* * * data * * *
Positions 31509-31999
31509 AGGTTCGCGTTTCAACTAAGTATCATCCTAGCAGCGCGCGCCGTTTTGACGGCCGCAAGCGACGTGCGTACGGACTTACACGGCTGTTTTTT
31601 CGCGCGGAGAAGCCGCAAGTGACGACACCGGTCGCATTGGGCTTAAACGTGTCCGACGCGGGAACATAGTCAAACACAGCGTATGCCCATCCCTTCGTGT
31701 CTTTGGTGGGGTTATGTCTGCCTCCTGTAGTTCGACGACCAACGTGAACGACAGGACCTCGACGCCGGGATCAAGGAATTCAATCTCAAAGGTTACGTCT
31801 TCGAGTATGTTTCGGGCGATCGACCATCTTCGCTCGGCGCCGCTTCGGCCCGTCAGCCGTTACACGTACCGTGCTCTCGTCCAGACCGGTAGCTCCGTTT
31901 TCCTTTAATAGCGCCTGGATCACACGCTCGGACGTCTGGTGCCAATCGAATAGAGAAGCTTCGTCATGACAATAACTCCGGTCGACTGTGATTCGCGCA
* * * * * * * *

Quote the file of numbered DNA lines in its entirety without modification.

Positions 31509-31999
31509 AGGTTCGCGTTTCAACTAAGTATCATCCTAGCAGCGCGCGCCGTTTTGACGGCCGCAAGCGACGTGCGTACGGACTTACACGGCTGTTTTTT
31601 CGCGCGGAGAAGCCGCAAGTGACGACACCGGTCGCATTGGGCTTAAACGTGTCCGACGCGGGAACATAGTCAAACACAGCGTATGCCCATCCCTTCGTGT
31701 CTTTGGTGGGGTTATGTCTGCCTCCTGTAGTTCGACGACCAACGTGAACGACAGGACCTCGACGCCGGGATCAAGGAATTCAATCTCAAAGGTTACGTCT
31801 TCGAGTATGTTTCGGGCGATCGACCATCTTCGCTCGGCGCCGCTTCGGCCCGTCAGCCGTTACACGTACCGTGCTCTCGTCCAGACCGGTAGCTCCGTTT
31901 TCCTTTAATAGCGCCTGGATCACACGCTCGGACGTCTGGTGCCAATCGAATAGAGAAGCTTCGTCATGACAATAACTCCGGTCGACTGTGATTCGCGCA